Wildlife Research Wildlife Research Society
Ecology, management and conservation in natural and modified habitats
RESEARCH ARTICLE

Feral goats (Capra hircus L.) in the Macleay River gorge system, north-eastern New South Wales, Australia. II. Impacts on rainforest vegetation

Philip Pisanu A B F , Paul Bayne A C , Robert Harden A D and Ann Eggert A E
+ Author Affiliations
- Author Affiliations

A NSW National Parks and Wildlife Service, c/- Zoology, University of New England, Armidale, NSW 2351, Australia.

B Current address: Department for Environment and Heritage South Australia, PO Box 39, Kingscote, SA 5223, Australia.

C Current address: 140 Mt Mitchell Road, Armidale, NSW 2530, Australia.

D Current address: 16 Perrott Street, Armidale, NSW 2530, Australia.

E Current address: 41 Redbank Road, Wauchope, NSW 2446, Australia.

F Corresponding author. Email: pisanu.phil@saugov.sa.gov.au

Wildlife Research 32(2) 111-119 https://doi.org/10.1071/WR03085
Submitted: 15 September 2003  Accepted: 21 December 2004   Published: 4 May 2005

Abstract

The impacts of feral goats in rainforests and thickets of the Macleay River system were studied. Rainforest floristics and diversity and goat browsing were measured over five years in a large-scale experiment with two experimental controls (density <1 goat km–2 and density ~20 goats km2), and a goat-removal treatment (670-ha exclosure, initial density ~20 goats km2). Feral goats browsed forb, shrub, tree and vine species. Sites with many goats were browsed at significantly higher levels than sites from which goats were removed and sites where goats occurred at very low density (<1 goat km–2). Contrary to findings in other studies, no plant species declined substantially where goat densities remained high throughout the study. Only the native forb Urtica incisa increased markedly following removal of goats. High goat numbers were not linked to increased exotic species abundances. At the community scale, species richness, diversity and evenness did not vary substantially among treatments in any year, nor did ordinations of sites (multidimensional scaling) reveal any pattern of site similarity between years that could be related to either goat presence or absence. Rainfall may have influenced plant density and masked the effects of feral goats. Rainforests in the region appear to be resilient to browsing under present feral goat densities, probably because goats feed predominantly in adjacent grassy woodlands and forests. However, we recommend a precautionary approach to feral goat management as these rainforests and thickets are of high conservation value.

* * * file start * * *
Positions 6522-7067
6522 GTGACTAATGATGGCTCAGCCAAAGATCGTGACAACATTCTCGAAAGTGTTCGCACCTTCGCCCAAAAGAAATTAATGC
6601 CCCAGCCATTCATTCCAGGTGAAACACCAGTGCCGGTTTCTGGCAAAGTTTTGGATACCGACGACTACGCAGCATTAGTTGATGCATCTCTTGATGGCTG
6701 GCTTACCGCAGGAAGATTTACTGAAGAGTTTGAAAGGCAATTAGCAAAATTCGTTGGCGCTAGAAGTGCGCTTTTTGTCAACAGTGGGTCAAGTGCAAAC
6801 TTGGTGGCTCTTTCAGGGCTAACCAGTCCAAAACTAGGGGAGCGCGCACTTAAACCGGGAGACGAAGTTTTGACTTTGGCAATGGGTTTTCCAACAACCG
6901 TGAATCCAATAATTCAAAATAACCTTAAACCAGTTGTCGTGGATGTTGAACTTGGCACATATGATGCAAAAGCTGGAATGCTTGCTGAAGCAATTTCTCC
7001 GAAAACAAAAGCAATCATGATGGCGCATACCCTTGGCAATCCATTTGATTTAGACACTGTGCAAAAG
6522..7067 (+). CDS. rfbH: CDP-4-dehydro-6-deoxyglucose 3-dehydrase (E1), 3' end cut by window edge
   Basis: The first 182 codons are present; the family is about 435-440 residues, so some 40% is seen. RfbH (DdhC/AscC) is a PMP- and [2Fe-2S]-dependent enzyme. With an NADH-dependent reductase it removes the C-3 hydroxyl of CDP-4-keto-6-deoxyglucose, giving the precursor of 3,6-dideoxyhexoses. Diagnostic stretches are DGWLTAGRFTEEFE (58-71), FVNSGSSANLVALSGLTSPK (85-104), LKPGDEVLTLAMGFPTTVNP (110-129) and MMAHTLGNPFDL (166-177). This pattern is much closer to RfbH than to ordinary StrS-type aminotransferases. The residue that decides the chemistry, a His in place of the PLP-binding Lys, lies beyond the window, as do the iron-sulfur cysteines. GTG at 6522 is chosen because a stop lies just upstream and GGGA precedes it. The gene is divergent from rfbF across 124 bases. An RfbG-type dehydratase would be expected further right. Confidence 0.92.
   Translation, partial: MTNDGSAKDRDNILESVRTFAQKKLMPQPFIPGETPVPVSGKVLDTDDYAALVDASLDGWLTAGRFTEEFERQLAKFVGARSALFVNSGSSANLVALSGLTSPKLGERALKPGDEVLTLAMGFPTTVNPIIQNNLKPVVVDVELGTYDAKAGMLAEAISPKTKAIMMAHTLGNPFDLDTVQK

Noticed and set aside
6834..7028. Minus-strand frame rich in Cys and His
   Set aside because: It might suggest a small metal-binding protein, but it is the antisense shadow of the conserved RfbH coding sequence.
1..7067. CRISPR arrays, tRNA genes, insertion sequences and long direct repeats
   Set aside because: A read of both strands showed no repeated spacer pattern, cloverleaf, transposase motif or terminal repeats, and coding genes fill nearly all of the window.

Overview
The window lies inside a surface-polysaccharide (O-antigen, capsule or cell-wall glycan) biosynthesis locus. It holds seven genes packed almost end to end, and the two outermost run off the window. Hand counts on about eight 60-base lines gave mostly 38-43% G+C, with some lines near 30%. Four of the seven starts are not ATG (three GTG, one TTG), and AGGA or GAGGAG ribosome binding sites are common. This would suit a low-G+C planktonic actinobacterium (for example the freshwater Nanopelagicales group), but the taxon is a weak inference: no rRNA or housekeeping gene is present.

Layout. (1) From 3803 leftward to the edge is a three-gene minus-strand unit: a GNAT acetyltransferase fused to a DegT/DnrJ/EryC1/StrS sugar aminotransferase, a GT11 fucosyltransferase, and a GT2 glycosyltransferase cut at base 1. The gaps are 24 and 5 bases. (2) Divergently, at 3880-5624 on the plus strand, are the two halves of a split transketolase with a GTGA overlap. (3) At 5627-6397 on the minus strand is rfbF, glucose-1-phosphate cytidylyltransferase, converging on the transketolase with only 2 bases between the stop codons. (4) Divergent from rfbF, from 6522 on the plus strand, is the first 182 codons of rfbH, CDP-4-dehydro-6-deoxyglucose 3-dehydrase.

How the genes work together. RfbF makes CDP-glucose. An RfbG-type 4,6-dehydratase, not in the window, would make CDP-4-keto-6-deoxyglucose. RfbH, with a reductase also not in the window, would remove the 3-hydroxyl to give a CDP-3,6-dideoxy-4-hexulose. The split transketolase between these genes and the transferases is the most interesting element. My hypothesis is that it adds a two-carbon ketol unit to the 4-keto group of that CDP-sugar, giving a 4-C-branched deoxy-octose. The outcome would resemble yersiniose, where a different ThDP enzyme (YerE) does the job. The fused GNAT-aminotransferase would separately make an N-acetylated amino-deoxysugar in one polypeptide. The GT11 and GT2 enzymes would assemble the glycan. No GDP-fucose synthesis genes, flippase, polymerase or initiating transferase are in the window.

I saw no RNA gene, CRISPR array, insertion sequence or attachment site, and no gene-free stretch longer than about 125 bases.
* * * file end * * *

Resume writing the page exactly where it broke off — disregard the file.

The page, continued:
Acknowledgments

Our sincere thanks to Glenn Cranfield and Lee-Anne Molony who provided invaluable field assistance during the project and to the landowners of the study area, Shane Andrews, Cliff Faint, Mike Saunders, Alan Waters, Phil Waters and New England Antimony Mines. We are also indebted to a number of staff at the University of New England: Graeme Moss for supervising AE, Ian Davies for statistical advice and John Williams for plant identification. Gwen Harden also assisted with plant identification and Chris Nadolny provided helpful criticism of the manuscript. Ken Pines and NPWS Armidale District Office assisted with the goat removal, which was undertaken in accordance with the protocols and procedures of the Feral Animal Aerial Shooting Training program (Anon. 1994) and the Australian Agricultural Council (Anon. 1991). The research was undertaken under NSW National Parks and Wildlife Service Scientific Investigation Licences A60 and B1655 and Animal Care and Ethics Committee Animal Research Authority #44.


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